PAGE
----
The post MaR-V-iN to Talk Google and Android APIs at XDA:DevCon 2014 appeared first on xda-developers.

Google redesigns the Chromecast site with improved usefulness

Posted by wicked July - 22 - 2014 - Tuesday Comments Off


Google has given the dedicated site for Chromecast a redesign. It was previously difficult to actually use the site as a tool for exploring what Chromecast has to offer in terms of applications. Now, though, Google is giving breakdowns for featured, new, and other apps to help users get the most out of the $35 dongle. A filter is included to see which platforms for Chromecast are supported. And there is even a search button to see if Chromecast has exactly what you are looking for.

Let us know if you find the redesign useful.

Source: Chromecast

Come comment on this article: Google redesigns the Chromecast site with improved usefulness

No new Android L preview images will be coming

Posted by wicked July - 22 - 2014 - Tuesday Comments Off

Perhaps you are a developer eager to get the next blockbuster app or game completely ready for Android L. Or maybe you’re a power user testing the waters of the next Android release. Whether or not you fall into either of these categories, if you’ve been waiting for an announcement for an Android L Developer Preview version 2.0, don’t hold your breath. A Google developer has practically confirmed what you probably didn’t want to hear: no updated images are planned for the pipeline.

To understand the context, we have to take a few steps back, actually a few days. Last week, Google published one of its Dev.Bytes videos on YouTube that focused on the Android L Preview. The four and a half minute long video, hosted by Googler Rich Hyndman, who was somewhat ironically wearing a KitKat shirt, delved into some of the things developers might want to take note of when trying out the preview image on a Nexus 5 or a Nexus 7. Later, a developer named Michael Panzer re-shared the video on Google+ and asked Hyndman whether there will be updates to the preview before final release. The gist of Hyndman’s answer is that there will be extras coming but no updated preview image.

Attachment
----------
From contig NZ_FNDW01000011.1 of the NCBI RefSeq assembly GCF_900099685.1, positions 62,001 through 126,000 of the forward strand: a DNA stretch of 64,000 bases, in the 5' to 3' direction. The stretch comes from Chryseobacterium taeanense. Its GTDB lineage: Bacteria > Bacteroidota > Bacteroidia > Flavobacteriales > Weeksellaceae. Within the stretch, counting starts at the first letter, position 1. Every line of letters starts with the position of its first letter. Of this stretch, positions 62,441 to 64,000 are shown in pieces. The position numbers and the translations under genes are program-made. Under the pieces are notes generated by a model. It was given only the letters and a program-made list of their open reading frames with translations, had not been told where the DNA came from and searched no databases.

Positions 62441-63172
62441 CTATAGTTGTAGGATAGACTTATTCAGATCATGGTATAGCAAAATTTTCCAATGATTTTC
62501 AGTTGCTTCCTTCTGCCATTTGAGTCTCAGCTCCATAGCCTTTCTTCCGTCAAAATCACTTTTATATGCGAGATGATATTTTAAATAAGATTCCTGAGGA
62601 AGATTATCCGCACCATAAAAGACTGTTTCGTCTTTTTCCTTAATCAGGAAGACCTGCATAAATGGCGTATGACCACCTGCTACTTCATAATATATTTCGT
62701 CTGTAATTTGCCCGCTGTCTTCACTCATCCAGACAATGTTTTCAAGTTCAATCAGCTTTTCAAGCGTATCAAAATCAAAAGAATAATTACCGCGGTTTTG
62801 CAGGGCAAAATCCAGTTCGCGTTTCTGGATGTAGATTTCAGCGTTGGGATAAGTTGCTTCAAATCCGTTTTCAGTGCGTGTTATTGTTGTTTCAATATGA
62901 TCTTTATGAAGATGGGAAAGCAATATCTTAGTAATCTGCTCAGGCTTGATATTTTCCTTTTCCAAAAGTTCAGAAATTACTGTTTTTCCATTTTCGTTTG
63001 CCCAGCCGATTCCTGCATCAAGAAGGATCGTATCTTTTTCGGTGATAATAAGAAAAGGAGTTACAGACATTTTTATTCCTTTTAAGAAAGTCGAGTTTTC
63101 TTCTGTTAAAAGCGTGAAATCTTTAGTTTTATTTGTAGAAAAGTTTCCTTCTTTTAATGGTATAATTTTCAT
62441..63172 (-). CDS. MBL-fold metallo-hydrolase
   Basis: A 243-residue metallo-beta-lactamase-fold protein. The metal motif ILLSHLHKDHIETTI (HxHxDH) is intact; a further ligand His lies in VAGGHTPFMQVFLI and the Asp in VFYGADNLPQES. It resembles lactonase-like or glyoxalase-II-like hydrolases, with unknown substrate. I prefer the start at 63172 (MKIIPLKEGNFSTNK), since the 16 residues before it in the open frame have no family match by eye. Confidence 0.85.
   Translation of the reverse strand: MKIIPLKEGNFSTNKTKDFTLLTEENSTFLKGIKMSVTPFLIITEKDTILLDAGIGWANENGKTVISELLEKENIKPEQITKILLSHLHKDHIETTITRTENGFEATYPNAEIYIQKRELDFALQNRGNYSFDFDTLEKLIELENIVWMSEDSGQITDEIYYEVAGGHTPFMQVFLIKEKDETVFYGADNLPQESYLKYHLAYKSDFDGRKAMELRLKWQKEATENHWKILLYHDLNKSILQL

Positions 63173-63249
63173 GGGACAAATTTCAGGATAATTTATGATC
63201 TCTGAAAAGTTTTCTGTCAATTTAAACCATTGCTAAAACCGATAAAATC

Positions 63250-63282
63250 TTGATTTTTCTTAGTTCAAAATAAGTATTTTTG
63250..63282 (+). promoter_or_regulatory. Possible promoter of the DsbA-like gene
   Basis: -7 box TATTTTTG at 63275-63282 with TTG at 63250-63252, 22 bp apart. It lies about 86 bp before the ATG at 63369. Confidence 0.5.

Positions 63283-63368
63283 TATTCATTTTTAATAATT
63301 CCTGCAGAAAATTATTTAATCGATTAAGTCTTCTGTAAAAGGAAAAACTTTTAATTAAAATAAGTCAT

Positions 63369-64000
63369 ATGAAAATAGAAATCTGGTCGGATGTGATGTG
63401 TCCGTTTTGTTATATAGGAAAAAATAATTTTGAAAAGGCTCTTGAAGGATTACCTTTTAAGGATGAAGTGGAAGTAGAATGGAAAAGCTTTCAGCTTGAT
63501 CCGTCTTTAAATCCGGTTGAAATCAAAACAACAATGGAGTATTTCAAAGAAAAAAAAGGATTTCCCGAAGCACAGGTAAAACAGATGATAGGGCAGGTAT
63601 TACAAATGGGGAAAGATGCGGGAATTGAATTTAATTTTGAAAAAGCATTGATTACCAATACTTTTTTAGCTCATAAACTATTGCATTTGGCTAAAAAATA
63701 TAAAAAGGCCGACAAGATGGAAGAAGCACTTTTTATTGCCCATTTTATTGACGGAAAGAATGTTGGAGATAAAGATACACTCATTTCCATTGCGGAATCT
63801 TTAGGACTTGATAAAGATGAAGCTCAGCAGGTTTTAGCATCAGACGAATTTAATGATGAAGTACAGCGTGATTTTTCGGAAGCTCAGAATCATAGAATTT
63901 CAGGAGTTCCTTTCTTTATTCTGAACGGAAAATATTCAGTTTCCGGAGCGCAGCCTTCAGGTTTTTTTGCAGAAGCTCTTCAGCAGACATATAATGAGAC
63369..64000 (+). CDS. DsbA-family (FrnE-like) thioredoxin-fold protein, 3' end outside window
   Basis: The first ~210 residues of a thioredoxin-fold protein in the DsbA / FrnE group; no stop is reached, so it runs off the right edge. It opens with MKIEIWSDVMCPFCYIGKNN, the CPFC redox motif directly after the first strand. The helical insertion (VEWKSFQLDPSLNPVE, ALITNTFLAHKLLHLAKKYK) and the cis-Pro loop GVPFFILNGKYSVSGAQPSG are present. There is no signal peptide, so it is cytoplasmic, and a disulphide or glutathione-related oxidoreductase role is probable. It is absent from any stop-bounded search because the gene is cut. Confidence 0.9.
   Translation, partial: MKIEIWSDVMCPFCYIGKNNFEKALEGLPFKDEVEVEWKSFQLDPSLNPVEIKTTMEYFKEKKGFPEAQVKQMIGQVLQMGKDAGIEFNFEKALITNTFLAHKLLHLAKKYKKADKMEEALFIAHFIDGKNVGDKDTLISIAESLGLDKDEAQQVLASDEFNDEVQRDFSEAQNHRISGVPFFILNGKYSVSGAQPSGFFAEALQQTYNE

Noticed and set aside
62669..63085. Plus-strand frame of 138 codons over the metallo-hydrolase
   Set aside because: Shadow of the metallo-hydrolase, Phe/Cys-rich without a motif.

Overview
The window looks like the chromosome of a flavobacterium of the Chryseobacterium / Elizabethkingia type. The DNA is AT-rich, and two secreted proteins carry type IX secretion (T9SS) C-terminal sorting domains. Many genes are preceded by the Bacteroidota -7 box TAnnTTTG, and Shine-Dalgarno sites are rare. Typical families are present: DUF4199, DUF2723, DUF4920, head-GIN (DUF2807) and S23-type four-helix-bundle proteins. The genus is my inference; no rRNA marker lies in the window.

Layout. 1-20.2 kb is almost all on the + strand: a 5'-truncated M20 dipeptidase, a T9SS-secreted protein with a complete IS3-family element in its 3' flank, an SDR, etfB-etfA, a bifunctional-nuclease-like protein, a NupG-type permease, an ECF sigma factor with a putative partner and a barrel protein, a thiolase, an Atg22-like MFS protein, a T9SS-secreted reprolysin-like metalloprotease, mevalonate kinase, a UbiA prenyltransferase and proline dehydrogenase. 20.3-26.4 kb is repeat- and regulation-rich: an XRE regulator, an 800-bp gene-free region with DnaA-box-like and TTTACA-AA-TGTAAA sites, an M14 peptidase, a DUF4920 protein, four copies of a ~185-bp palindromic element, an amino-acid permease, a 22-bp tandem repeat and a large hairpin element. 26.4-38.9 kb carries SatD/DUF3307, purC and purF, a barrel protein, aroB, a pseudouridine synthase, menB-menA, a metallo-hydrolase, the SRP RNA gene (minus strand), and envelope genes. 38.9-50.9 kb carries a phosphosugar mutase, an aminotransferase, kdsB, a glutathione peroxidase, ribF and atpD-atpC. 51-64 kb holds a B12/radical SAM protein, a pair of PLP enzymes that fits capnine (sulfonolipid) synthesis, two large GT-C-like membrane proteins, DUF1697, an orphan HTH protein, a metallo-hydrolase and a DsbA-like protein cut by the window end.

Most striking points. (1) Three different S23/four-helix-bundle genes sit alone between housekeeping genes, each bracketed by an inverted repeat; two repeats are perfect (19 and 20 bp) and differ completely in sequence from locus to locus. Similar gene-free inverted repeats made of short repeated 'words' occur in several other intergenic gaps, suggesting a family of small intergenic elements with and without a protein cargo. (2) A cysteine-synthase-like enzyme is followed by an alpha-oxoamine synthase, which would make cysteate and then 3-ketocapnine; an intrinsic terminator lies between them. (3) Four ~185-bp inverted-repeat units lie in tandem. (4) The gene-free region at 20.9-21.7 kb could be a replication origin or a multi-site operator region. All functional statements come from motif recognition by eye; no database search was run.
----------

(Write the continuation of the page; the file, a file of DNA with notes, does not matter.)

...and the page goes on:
The reason, according to the Google developer, is that the Android L preview is primarily to help developers test and prepare their apps against the upcoming release. At the very least, developers will be able to test if things run well, or hopefully even better, on the new ART runtime, if theming needs to be adjusted for the new Material Design, and other such considerations. The implications seems to be that the Preview isn’t meant for bug hunting, testing, and squashing. It sounds as if Google is expecting developers to just wait for the final Android L release to address those concerns.

For the casual observer or brave tester, this might be a disappointment at best. But it might be a bit disheartening, if not inconvenient, for app developers, especially those whose efforts have been foiled by Android L bugs. Some of those might have already been fixed on Google’s side, but developers won’t be able to enjoy those fixes and test their apps again without an updated image to try it on. That said, this is the first time Google ever provided a developer preview of an Android release and it is admittedly doing things a bit differently. One can only hope that they will reconsider and put out even just one more preview image before Android L, whatever its name will be by then, rolls out this fall.

SOURCE: +Michael Panzer

Google shares what Samsung KNOX is bringing to Android

Posted by wicked July - 22 - 2014 - Tuesday Comments Off

Google and Samsung have a pretty interesting and lively relationship. Although the two seem to be at each other’s throats over topics such as OEM customizations, Tizen, and Android Wear, the two have come together last Google I/O to tell the world that they are collaborating on bringing Samsung KNOX to Android. Now Google is finally divulging what that partnership really means for the future of Android.